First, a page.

Are you a parent or otherwise in some way or another a person whose gotta buy a video game for a kid? Are you also the sort of person whose generally unaware of the content of games because you basically don’t play them ever? You aren’t alone. MOST people are like that. Nuts, huh? You’re in luck, there’s an app for that. It’s an ESRB (Entertainment Software Rating Board) ratings app released today in the Android Marketplace. What does it do? You turn it on, take a photo of the cover of a video game, and instantly receive rating information, age group the game is good for, and reasons for the rating and age group its been put in.
“Aim. Snap. Learn.” That is, in actual reality, how simple this app is. And it’s going to be incredibly helpful for parents attuned enough to be able to work an app but not quite in the world of video games enough to know who which ones are appropriate for. Know what I mean? Available in the Android Market today – just search for “ESRB.” Take a look at the press release below:
NOTE: Also available for iPhone, if for some reason you’ve got one of those too and happen to just be snooping around here on Android Community. lulz.
ESRB RELEASES MOBILE APP THAT LETS PARENTS FIND RATING SUMMARIES BY TAKING A PHOTO OF THE GAME BOX
New iPhone® and AndroidTM Apps Give Parents Simple Way to Get Detailed Information about Video Games Just in Time for Holiday Shopping
NEW YORK, NY – Aim. Snap. Learn. It’s just that easy for parents to get detailed video game rating information before buying a video game this holiday season. The Entertainment Software Rating Board (ESRB) – which assigns the age and content ratings for computer and video games – has upgraded its free mobile app to include the ability to search for rating summaries using the phone’s camera. Now parents can quickly and easily look up a game’s in-depth rating summary by simply snapping a photo of the game box with their iPhone or Android phone.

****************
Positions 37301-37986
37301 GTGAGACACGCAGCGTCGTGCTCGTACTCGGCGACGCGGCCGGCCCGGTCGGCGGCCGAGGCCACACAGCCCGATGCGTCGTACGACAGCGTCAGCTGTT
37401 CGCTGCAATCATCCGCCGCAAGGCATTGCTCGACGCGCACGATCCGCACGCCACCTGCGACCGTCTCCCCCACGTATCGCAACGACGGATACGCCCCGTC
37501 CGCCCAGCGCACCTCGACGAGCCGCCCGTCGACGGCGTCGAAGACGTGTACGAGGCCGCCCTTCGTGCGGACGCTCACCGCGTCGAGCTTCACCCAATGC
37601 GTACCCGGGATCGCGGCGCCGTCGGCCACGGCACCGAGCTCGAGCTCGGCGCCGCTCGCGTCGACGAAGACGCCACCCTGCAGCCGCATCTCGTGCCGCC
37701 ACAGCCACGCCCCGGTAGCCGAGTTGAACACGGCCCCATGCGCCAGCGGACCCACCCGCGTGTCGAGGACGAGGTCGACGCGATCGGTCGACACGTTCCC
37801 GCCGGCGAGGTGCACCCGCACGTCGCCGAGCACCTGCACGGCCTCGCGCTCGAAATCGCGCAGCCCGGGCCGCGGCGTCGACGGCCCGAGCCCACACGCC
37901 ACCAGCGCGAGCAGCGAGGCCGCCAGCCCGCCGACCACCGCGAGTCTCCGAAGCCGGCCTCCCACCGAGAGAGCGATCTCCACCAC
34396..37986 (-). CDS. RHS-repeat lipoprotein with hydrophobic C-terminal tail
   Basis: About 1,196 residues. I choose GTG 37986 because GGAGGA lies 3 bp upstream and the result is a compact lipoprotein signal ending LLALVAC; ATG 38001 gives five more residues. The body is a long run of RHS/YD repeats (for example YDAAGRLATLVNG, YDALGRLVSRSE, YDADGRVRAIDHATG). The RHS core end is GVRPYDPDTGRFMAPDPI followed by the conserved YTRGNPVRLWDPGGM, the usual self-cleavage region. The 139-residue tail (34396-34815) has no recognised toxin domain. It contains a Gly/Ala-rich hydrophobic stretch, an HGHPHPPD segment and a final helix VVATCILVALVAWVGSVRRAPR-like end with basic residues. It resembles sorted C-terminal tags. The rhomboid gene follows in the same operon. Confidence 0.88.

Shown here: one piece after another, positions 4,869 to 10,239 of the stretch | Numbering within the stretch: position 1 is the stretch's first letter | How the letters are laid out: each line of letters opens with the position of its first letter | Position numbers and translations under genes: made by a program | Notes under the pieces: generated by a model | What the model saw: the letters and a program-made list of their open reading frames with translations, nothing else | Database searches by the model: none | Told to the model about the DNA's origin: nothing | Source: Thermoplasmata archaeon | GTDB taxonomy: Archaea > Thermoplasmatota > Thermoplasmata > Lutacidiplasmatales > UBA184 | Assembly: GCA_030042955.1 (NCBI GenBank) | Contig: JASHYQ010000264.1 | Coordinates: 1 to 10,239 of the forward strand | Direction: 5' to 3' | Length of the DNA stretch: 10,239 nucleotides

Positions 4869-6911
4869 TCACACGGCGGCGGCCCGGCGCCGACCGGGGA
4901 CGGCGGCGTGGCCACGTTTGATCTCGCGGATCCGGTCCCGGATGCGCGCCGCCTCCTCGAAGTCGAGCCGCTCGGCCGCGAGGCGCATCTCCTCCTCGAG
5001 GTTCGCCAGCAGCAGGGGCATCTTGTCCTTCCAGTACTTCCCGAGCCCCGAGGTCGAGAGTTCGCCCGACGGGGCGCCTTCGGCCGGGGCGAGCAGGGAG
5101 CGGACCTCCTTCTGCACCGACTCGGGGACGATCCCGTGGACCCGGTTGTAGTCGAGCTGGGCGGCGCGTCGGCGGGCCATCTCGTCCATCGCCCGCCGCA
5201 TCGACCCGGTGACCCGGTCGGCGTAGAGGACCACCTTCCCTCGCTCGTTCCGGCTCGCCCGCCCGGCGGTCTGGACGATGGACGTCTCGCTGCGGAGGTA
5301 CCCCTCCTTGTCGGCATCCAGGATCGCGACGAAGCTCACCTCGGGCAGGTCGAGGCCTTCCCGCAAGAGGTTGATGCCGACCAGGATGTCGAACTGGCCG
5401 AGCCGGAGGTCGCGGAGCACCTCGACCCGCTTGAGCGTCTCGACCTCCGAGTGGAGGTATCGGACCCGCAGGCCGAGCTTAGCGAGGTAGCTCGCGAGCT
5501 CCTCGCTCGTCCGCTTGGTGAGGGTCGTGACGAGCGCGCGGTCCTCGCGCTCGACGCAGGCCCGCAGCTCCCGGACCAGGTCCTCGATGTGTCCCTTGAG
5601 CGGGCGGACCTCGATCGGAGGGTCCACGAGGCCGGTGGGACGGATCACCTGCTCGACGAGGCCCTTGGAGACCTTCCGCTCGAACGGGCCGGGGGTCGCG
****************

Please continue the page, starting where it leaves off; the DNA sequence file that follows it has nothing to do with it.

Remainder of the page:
Video games are once again expected to top holiday wish lists. But just like movies, not all games are appropriate for every child. Rating summaries, which are available at ESRB.org but are not displayed on game boxes as are the ESRB ratings and content descriptors, provide parents with a detailed, straight-forward explanation – including specific examples – of the content that factored into a game’s rating. By using the ESRB mobile app to access rating summaries, parents can make truly informed game choices for their children.
“When buying a video game for a child it’s important to check the game’s rating and understand its content to determine if it’s the right choice. And for a parent who still isn’t sure about whether a game is OK for their child after checking the rating information on the box, rating summaries provide exactly the types of examples that help parents make that final decision,” says ESRB president Patricia Vance. “With our new mobile app all you have to do a snap a photo to access the rating summary right from the store, where this information is usually needed most. By using the ESRB ratings – and tools like rating summaries – parents can be confident that they’re giving games this holiday season that are not only fun, but also age-appropriate.”
The ESRB mobile app is available for free via the Apple App StoreSM or the Android Market. It offers easy access to ESRB rating information for over 20,000 titles by either taking a photo of the game box or typing in the name of the game. Rating summaries are available for all games rated since July 1, 2008, which means that most of the games likely to appear on kids’ wish lists this year will have rating summaries.
In addition to the mobile app, parents may also want to check out the ESRB Facebook page for valuable tips and resources for choosing age-appropriate video games, or follow ESRB on Twitter (@OKtoPlay). Ratings information, including rating summaries and additional resources for parents are also available on the website, ESRB.org, and mobile website, m.esrb.org.
Since their inception in 1994, the ESRB ratings have become a trusted resource for parents when choosing computer and video games. In April 2007, the Federal Trade Commission (FTC) released a report1 which found that nine in ten parents are aware of the ESRB ratings, 87% expressed satisfaction, and nearly three quarters use them regularly when choosing games for their children.
The ESRB rating search app is developed by Point About and the image recognition and visual search is powered by IQ Engines.